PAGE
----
Tribeca 2024 Review: Hacking Hate

Simon Klose’s Hacking Hate is a compelling documentary that is more chilling than any horror movie as it explores online hate and those who benefit from it through the work of award-winning Swedish journalist My Vingren, who writes for Swedish magazine Expo, which was co-founded in 1995 by Stieg Larsson, the editor-in-chief until his death in 2004.

Buy Troll Hunting: Inside the World of Online Hate and its Human Fallout book

In 2017, Vingren investigated the Nordic Resistance Movement, a Nazi movement, which resulted in the authorities suggesting she not live at home or use public transport “because there were concrete plans to kill [her].” After having won the Prix Europa for Best European Radio Investigation of 2018 for “The Bombings, The Security Service, and the Nazis” for Swedish Radio, her next assignment for Expo sees her investigating far-right influencers and social media platforms.

She creates fake profiles for a family of three using her face and different software to alter it. She starts subscribing and mimics what a person who follows those influencers would say but refuses to add to the racism online. One account gets added to a Scandinavian neo-Nazi group, which has videos suggesting how to best kill black people and are filled with hate towards LGBTQ.

Vingren discovers a man named Vincent who is creating a lot of nefarious accounts. Through her online investigation, she discovers his identity and whereabouts in Norway, in part from info he and others post to social media. After police speak to him, he moves away and deletes his social media accounts. He then pops up after reviewing a sushi restaurant in Russia. She wonders if Vincent is really a Nazi who believes in the cause or just being paid to pose as one.

In addition, Vingren is curious how platforms allow hate speech to fester. She speaks separately with free-speech lawyer Anika Collier Navaroli, who worked on Twitter’s Safety Policy Team and was involved in banning President Donald Trump’s account; Sara Ovreby, Google’s Head of Public Policy and Government Relation in Sweden, who claims they don’t make money from extreme content; and Imran Ahmed, founding CEO of Center for Countering Digital Hate; whose organization was sued by Elon Musk for driving away advertisers from Twitter, which cost the company $10 million, because they were able to show hate speech increased.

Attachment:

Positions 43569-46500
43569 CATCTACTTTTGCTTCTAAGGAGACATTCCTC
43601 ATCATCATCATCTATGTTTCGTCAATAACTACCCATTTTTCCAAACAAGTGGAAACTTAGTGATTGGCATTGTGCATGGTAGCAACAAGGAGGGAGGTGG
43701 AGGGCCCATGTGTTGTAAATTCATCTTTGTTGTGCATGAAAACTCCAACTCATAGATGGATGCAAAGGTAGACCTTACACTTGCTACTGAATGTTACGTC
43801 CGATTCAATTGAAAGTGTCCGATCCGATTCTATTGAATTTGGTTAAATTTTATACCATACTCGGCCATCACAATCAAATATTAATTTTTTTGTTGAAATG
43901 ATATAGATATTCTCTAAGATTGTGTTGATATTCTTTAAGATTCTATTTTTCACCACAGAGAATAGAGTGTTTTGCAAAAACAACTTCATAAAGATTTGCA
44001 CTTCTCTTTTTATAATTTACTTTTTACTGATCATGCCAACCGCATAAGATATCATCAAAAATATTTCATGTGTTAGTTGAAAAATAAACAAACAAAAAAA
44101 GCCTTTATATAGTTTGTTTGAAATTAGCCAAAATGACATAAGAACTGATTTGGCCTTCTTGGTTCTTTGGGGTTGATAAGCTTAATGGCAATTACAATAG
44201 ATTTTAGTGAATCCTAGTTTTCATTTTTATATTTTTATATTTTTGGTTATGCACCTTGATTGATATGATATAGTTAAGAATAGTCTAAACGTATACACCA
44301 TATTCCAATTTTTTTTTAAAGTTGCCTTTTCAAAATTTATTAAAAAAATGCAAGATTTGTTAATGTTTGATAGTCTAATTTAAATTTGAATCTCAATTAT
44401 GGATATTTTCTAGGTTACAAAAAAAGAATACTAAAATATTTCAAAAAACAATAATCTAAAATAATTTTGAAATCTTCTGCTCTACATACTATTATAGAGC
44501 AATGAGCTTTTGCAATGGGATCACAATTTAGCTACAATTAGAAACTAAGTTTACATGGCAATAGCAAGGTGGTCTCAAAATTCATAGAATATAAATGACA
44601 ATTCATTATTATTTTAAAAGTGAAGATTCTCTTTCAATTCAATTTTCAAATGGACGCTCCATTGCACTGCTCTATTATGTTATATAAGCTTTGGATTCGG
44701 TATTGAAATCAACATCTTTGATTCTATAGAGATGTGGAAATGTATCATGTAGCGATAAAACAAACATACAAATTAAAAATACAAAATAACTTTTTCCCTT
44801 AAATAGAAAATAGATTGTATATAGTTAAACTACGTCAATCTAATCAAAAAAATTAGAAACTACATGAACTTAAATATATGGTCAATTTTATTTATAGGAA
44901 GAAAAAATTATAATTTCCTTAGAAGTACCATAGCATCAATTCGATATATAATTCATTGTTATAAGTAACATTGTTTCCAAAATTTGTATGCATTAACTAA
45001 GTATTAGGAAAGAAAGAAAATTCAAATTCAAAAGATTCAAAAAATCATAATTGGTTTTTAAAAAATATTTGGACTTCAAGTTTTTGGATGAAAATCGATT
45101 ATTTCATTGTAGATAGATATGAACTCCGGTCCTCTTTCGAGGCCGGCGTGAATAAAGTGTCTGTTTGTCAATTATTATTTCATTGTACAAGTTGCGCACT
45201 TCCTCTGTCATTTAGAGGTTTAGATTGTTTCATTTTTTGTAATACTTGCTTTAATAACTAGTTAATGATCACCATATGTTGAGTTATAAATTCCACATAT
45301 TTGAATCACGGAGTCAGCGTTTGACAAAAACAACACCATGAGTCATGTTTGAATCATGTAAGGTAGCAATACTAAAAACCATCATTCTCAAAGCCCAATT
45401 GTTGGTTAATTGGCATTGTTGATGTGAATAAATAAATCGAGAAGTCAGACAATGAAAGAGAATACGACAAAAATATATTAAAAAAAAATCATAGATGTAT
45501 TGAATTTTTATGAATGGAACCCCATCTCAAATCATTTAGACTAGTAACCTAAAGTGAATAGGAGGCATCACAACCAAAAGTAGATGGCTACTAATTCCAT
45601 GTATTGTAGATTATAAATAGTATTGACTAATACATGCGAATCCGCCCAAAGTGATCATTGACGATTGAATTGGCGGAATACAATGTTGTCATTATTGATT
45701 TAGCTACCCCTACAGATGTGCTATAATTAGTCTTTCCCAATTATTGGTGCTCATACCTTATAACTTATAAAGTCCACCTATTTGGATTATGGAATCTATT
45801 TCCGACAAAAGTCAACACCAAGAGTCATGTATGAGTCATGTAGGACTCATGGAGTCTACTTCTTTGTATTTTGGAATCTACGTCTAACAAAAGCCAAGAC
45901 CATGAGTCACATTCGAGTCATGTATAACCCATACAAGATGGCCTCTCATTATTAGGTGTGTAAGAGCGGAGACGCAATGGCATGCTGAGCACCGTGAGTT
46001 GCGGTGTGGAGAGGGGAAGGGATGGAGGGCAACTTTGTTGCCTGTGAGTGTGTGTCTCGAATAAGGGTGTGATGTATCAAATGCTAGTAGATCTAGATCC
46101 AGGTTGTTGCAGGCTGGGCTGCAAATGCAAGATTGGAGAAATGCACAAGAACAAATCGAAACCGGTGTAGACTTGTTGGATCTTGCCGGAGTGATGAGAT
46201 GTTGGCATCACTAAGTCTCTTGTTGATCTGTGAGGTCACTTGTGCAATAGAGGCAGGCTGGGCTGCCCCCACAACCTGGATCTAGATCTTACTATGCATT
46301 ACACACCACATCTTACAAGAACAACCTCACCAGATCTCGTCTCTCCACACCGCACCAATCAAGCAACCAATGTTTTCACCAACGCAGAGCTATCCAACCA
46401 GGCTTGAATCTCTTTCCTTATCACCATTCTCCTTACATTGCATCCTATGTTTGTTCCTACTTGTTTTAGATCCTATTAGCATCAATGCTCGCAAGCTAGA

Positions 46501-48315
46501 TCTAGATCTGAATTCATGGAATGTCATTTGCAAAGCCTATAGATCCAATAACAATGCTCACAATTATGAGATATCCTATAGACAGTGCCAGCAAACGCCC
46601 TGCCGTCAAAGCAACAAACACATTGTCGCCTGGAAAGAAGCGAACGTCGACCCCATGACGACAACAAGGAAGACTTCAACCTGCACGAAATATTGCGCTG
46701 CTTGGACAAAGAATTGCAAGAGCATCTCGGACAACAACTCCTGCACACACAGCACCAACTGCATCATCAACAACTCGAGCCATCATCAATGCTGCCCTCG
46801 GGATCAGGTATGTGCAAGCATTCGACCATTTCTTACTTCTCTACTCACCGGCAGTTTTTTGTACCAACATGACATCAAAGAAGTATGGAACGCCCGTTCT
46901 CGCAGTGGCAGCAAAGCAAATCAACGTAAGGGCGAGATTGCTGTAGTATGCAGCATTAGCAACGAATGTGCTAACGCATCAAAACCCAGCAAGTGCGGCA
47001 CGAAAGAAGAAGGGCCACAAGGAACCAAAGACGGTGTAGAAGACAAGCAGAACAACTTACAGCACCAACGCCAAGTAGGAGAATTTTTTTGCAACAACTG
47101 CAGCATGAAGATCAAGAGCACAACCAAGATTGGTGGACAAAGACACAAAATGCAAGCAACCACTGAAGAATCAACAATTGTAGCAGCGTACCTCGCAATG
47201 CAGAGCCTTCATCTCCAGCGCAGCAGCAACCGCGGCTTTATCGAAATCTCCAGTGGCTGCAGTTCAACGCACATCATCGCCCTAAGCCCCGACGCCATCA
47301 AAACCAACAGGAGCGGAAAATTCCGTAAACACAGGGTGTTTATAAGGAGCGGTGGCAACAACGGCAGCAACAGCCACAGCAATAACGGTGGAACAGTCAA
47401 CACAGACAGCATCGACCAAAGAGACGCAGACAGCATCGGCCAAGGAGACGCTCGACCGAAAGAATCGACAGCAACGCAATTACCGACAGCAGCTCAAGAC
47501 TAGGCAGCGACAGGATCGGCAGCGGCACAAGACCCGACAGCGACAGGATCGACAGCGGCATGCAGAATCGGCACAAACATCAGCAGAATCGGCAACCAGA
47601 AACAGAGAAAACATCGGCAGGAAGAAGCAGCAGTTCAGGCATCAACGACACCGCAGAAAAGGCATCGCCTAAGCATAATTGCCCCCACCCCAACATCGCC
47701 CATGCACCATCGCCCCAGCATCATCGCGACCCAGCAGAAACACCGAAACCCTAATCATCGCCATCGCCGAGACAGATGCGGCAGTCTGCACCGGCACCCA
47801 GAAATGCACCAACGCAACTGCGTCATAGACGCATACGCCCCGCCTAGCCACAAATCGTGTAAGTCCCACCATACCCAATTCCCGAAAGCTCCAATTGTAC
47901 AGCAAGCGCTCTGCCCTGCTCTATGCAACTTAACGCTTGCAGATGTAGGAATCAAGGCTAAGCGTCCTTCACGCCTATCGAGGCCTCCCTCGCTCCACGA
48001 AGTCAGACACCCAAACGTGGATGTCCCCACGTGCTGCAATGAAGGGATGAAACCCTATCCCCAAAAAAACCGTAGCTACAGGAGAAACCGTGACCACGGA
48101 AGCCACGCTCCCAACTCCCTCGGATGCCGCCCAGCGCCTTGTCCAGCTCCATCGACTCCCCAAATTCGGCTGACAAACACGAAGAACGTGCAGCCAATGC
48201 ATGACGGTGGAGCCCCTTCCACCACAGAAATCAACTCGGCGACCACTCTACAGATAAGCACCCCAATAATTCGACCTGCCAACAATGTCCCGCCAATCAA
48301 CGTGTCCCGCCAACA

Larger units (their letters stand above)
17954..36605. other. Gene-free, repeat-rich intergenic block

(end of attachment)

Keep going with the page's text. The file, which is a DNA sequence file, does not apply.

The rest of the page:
Klose, editor Nicolas Norgaard Staffolani, and composer Kaye Havnevik take what sounds like dry material, video of Vingren scrolling through websites, and make her investigation captivating. Winner of the Tribeca Film Festival’s Best Documentary Feature Award, Hacking Hate is a must-see film to better understand what is happening online. It should especially be viewed by those with the ability to regulate the internet, either those who work at the platforms or those in government.

Gordon S. Miller

Publisher/Editor-in-Chief of this site. "I'm making this up as I go" - Indiana Jones

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